Detroit scored four or more goals in all four games against Phoenix.
One of the age-old questions for hockey handicappers during the playoffs concerns teams that have made quick work of the opposition in the opening round and must wait more than a week to find out which team they play in the next series.
Will those teams benefit from the rest, or will the extra time off cause the club to get rusty and lose its competitive edge?
The Detroit Red Wings are such a team.
Mike Babcock’s troops registered a four-game sweep of the Phoenix Coyotes in the Western Conference’s opening round seven days ago, with all four outings skipping ‘over’ the closing total.
The Wings will play either the San Jose Sharks or the Nashville Predators in the semifinals, which won’t start until Thursday, April 28 at the earliest.
The Wings would play the Predators if Chicago pulls off a miraculous comeback and defeats Vancouver after dropping the first three games of its quarterfinal series. Detroit would play San Jose if Vancouver eliminates the defending champion Blackhawks.
Of course, one of the positives entering the next round is the chance to get injured players back in the lineup and to rest the older players. The Red Wings qualify on both counts.
Detroit, the oldest team still in the playoffs, played the entire first round without leading scorer Henrik Zetterberg (sprained knee) and the last two games without offensive juggernaut Johan Franzen (ankle).
Zetterberg notched 24 goals and 56 assists during his 80 regular season games for a team-leading 80 points. Franzen, who played in 76 outings during the regular campaign, had a team-high 28 goals.
Both players are listed as “probable” on the Don Best Sports injury report.
Pavel Datsyuk picked up the scoring slack during the Phoenix series by collecting two goals and four assists. The slick forward had 23 goals and 36 assists in just 56 games during the regular season.
The Wings outscored the Coyotes during the four games, 18-10, and scored four goals or more on each occasion. Detroit’s offensive onslaught was not surprising, as the team ranked second during the regular season with a 3.1 goals-per-game average.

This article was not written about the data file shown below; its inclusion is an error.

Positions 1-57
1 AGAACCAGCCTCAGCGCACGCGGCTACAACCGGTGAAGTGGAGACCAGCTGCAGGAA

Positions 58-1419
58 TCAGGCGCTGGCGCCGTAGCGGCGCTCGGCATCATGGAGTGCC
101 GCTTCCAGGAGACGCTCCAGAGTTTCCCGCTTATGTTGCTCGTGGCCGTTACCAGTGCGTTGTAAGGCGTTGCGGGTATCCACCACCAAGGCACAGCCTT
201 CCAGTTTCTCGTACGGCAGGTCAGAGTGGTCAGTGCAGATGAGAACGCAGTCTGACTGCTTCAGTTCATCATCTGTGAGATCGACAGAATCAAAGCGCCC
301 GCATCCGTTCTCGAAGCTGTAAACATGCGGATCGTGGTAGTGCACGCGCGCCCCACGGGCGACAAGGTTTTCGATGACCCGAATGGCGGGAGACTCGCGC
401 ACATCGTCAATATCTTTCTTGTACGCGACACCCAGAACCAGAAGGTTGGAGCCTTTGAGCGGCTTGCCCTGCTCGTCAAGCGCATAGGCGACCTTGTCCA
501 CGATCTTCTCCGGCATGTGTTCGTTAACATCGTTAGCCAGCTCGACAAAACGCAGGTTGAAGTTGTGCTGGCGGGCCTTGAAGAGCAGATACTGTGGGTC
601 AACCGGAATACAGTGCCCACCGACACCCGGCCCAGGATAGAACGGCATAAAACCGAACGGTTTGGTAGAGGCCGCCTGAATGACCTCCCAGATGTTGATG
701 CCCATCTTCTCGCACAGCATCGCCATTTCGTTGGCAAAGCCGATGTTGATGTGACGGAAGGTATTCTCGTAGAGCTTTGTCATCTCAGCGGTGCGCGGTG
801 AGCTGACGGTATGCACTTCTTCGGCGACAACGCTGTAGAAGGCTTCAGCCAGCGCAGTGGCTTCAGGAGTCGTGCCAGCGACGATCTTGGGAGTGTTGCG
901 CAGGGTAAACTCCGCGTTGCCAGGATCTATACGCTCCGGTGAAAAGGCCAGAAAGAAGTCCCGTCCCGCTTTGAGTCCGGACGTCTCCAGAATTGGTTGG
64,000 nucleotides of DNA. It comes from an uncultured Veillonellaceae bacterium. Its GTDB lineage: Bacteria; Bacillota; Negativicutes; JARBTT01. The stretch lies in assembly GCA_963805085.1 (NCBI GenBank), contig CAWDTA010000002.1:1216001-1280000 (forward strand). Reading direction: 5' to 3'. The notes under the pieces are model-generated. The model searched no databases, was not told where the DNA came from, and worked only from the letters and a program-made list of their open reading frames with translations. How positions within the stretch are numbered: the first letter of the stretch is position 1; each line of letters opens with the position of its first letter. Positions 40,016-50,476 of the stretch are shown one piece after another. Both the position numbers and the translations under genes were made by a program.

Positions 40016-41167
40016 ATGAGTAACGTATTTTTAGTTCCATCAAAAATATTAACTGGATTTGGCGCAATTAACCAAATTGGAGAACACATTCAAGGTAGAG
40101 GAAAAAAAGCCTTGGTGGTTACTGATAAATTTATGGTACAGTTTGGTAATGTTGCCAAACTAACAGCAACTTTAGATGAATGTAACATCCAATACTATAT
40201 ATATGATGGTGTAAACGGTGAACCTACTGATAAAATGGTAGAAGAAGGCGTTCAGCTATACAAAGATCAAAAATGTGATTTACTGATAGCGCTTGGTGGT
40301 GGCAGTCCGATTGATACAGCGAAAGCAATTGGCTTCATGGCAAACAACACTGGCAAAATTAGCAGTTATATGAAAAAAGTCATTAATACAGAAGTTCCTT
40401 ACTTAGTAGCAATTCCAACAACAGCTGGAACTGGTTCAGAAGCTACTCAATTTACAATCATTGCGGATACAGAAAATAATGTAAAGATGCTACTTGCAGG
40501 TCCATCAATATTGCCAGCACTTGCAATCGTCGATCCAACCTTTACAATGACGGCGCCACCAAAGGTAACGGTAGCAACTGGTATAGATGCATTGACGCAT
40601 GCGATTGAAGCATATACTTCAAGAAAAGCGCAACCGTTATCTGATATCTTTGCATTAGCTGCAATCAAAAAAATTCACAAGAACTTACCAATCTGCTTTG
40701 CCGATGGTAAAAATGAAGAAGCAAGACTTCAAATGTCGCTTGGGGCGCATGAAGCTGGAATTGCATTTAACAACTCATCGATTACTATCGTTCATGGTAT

Detroit also ranked second by firing an average of 33.6 shots on goal per game, and was fifth on the power play with a 22.2 percent success rate.
Defense continues to be a concern for the Wings, as they ranked 23rd during the regular season by allowing an average of 2.9 GPG. They were a poor 17th on the penalty kill with an 82.3 percent success rate.
Playing at Joe Louis Arena used to be quite an advantage for the Wings, but they actually have a better record on the road (26-11-2-2) than at home (21-14-4-2).
So, which team would the Wings rather meet in the second round? When everything is considered, the answer seems to be Nashville.
Teams that play the least and travel less obviously have an easier path to the Cup because the opposition is exposed to more wear and tear. It's not an iron-clad proposition, of course. But the best-rested, least-injured teams clearly have a better chance to win.
But for the Wings — the only team from the Western Conference that plays in the Eastern Time zone — repeated trips to the West Coast are tiring. Detroit accomplished much by sweeping Phoenix, eliminating one round trip across the country.
But to play San Jose in the next round, for example, and then Vancouver in the conference finals, would require significant travel, anywhere from two to six coast-to-coast, round trips.
Detroit would have home-ice advantage if it played Nashville, but the Wings dropped four of six regular-season meetings against the Predators.
The third-seeded Wings would not have home-ice advantage if they play the second-seeded Sharks. San Jose took two of three regular-season matchups against Detroit, with the ‘over’ cashing twice.